Low calorie-dense diets – think veggies – may lower breast cancer risk

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Diets high in fruits, vegetables and other foods with fewer calories per bite may lower an older women’s risk of breast cancer compared to women who eat lots of high calorie-dense foods, suggests a new study. The findings suggest the link is independent of overweight and obesity, a risk factor for postmenopausal breast cancer.

The study was published in The Journal of Nutrition.

In this study researchers looked at energy density, the amount of calories in a certain weight of food, typically a gram. Cakes, ice cream and other foods heavy in oils and added sugars are high in energy density. Low energy-dense foods are higher in water and fiber, making these foods generally lower in calories for every gram. Vegetables, fruits and many unprocessed grains are generally low in energy-density.

The study analyzed data from almost 57,000 postmenopausal women who had no history of breast cancer.
Read more… “Low calorie-dense diets – think veggies – may lower breast cancer risk”

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    Teens Less Likely to Choose Sugary Drinks with Health Warning Label

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    Whether it’s soda or energy drinks, teenagers consume a lot of sugary beverages. Health warning labels on sugary beverages may help sway a few teens away from these drinks, at least hypothetically, finds a recent study.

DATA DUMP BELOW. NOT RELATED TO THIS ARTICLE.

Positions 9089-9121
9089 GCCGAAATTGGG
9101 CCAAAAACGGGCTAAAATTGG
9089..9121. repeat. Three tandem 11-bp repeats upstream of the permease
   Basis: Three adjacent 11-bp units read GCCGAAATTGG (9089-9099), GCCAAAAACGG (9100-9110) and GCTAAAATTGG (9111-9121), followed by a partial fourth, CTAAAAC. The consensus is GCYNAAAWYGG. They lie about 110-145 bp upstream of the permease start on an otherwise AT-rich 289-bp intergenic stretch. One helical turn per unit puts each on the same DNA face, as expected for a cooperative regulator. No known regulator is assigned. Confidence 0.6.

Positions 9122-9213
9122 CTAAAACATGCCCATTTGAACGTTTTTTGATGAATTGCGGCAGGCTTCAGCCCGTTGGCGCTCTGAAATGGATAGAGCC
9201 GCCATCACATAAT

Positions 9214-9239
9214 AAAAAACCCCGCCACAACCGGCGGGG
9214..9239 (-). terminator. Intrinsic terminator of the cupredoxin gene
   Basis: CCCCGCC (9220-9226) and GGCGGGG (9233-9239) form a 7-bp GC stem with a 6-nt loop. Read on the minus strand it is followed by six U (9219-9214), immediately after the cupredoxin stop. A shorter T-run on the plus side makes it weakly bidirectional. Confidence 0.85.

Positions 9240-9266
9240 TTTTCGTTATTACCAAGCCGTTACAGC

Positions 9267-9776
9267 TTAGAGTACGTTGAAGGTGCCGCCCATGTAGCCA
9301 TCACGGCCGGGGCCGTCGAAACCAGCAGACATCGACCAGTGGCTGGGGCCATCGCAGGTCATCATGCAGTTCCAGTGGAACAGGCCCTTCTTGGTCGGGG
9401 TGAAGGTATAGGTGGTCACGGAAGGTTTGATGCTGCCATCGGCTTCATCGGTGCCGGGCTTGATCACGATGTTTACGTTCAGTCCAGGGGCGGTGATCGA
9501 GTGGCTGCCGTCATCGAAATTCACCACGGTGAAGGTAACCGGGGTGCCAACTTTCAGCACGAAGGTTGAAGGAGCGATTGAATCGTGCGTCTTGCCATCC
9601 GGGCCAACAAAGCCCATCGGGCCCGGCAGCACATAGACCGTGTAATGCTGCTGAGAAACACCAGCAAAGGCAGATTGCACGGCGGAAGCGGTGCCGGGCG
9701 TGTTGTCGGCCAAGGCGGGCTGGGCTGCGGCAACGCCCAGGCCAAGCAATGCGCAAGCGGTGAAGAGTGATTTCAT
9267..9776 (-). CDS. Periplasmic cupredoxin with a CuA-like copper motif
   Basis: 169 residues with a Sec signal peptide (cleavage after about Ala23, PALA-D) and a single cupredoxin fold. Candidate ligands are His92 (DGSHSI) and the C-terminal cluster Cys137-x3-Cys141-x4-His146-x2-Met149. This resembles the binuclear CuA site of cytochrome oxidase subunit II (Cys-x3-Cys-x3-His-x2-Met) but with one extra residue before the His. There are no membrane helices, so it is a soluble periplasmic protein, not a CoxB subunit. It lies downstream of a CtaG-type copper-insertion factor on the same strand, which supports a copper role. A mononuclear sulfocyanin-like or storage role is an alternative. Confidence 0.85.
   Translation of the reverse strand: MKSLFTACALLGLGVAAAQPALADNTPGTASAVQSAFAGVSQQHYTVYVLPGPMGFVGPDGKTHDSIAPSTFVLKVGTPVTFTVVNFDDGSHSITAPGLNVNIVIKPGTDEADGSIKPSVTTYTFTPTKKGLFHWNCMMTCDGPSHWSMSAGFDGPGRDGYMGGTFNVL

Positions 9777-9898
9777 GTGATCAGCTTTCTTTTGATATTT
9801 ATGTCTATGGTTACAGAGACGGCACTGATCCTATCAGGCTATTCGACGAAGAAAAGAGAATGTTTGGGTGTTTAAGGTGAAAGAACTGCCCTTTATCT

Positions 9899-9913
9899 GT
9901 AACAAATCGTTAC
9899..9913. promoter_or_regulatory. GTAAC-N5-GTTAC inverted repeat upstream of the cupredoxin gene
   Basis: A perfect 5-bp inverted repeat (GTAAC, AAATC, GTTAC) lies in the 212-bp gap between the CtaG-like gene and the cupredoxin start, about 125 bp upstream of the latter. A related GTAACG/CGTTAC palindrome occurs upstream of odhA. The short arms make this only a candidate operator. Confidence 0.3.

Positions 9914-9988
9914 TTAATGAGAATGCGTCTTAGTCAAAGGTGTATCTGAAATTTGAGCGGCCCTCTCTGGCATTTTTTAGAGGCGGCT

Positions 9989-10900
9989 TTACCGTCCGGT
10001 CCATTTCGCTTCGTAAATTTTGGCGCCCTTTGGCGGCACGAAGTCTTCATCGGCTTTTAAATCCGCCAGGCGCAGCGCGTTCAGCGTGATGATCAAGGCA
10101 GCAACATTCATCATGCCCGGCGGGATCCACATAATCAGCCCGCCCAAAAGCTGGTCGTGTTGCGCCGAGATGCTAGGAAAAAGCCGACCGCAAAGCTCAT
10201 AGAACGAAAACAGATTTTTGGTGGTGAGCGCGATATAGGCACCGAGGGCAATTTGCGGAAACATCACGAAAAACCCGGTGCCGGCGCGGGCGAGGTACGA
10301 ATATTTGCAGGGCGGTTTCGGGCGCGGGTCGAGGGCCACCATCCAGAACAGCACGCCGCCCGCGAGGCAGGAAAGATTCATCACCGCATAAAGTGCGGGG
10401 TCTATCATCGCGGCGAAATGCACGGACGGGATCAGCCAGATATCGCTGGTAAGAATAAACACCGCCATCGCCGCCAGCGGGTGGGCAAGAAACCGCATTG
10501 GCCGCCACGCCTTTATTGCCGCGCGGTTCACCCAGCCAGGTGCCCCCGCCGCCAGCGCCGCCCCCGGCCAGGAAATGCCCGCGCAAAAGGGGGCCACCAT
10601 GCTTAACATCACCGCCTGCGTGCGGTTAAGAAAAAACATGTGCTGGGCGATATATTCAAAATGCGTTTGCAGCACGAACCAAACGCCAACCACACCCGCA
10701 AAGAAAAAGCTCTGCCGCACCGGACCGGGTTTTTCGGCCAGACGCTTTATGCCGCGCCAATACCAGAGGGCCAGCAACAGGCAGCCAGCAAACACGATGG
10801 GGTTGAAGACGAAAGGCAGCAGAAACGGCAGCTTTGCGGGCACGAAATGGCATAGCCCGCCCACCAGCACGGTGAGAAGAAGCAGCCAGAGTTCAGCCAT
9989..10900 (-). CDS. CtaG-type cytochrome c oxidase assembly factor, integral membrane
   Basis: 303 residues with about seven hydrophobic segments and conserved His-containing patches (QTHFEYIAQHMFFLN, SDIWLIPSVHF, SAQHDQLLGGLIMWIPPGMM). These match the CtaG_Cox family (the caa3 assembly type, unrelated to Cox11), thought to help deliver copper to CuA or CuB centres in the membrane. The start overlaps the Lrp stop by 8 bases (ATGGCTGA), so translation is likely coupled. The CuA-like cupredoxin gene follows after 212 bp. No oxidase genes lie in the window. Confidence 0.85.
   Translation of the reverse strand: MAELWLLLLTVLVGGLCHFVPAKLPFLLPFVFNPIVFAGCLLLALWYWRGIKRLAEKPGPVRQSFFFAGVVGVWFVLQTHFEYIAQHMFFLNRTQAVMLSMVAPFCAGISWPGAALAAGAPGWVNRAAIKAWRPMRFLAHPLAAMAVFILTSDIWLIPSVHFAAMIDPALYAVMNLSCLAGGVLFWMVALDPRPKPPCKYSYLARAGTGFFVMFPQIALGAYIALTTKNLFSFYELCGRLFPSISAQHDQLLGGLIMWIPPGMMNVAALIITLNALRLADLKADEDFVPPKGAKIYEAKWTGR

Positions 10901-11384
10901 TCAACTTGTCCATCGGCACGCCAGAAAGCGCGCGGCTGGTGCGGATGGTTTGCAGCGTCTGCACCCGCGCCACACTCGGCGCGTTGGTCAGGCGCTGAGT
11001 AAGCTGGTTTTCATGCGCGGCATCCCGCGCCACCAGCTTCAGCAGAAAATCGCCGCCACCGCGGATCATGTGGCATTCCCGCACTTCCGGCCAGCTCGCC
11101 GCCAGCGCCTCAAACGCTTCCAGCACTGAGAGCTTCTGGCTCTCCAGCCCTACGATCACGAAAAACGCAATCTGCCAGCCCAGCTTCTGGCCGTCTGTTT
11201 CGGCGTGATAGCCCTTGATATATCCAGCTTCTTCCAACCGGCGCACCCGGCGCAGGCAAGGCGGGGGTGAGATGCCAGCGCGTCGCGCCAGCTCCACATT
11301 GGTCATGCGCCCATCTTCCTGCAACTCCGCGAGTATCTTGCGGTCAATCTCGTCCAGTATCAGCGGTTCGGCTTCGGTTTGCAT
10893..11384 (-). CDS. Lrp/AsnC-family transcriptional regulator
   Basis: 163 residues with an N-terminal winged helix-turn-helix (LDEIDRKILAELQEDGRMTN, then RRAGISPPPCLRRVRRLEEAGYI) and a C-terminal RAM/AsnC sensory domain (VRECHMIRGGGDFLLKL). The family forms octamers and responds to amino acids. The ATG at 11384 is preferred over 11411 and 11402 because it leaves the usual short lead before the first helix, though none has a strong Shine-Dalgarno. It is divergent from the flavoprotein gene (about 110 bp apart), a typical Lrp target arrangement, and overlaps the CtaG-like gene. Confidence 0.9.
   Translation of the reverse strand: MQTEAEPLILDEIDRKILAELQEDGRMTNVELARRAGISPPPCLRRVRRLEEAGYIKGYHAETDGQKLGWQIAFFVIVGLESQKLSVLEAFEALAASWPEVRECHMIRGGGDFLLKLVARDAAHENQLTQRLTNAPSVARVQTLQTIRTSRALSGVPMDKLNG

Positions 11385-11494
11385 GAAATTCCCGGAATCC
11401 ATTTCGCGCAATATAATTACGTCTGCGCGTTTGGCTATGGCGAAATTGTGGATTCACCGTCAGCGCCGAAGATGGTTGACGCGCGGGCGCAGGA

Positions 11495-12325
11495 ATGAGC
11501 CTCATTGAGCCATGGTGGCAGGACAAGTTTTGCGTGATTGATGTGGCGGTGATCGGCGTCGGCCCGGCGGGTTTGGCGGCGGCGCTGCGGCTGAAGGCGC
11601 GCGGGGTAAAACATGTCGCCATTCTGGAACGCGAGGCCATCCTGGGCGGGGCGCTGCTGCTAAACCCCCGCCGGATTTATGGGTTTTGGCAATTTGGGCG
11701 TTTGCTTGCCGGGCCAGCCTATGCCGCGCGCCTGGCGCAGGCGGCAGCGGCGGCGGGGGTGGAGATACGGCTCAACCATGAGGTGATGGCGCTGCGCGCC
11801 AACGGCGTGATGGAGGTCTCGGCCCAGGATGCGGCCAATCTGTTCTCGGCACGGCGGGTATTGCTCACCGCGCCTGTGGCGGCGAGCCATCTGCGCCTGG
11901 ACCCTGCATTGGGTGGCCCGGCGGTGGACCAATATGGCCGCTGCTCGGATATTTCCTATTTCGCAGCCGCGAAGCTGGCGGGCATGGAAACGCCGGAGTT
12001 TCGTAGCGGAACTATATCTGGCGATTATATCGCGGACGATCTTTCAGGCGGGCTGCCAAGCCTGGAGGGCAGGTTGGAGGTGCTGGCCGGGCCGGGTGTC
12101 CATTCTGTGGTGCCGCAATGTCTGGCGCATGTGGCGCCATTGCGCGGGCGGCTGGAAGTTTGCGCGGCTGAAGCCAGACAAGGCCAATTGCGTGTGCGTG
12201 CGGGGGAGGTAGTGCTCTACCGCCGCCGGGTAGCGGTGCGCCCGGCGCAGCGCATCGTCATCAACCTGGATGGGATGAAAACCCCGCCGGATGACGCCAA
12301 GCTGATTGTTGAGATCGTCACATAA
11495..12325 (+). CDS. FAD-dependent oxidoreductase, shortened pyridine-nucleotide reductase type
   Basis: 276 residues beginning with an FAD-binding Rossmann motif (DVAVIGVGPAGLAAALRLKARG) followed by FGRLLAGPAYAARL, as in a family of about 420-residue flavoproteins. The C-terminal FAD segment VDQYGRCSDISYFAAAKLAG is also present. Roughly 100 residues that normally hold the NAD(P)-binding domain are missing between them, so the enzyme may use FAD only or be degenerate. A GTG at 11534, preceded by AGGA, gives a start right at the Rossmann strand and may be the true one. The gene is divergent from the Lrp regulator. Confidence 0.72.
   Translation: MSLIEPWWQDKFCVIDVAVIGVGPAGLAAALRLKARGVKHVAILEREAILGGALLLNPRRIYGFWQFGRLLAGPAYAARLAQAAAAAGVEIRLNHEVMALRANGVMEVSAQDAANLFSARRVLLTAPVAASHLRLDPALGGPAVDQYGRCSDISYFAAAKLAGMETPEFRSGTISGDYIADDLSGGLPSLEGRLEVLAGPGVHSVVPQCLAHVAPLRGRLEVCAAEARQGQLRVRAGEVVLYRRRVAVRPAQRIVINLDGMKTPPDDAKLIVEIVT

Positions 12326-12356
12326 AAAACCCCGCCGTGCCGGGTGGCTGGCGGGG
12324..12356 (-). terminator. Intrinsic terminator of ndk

The study was published in the American Journal of Preventive Medicine.

    Helping teens drink fewer sugary beverages is important because too many can lead to weight gain – with teens taking in an estimated 280 calories a day from sugary drinks, according to one study. That weight gain can stick into adulthood. And too much body fat increases the risk of many common adult cancers, along with other chronic diseases. Read more… “Teens Less Likely to Choose Sugary Drinks with Health Warning Label”

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      New review, alcohol increases risk of 7 cancers

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      A new analysis of the evidence that uses AICR research concludes that alcohol links to increased risk of seven types of cancers, causing almost half a million deaths from cancer in 2012. The review, published today in the journal Addiction, supports AICR’s findings.

      The new review concluded that alcohol consumption linked to cancers of the: breast; pharynx; larynx; esophagus; liver; colon; and rectum. (AICR evidence also shows a link with alcohol and stomach cancer.)

      AICR’s Recommendations for Cancer Prevention say that if you do drink alcohol, drink moderate amounts. (1 glass for women daily; 2 for men).

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      Read more… “New review, alcohol increases risk of 7 cancers”

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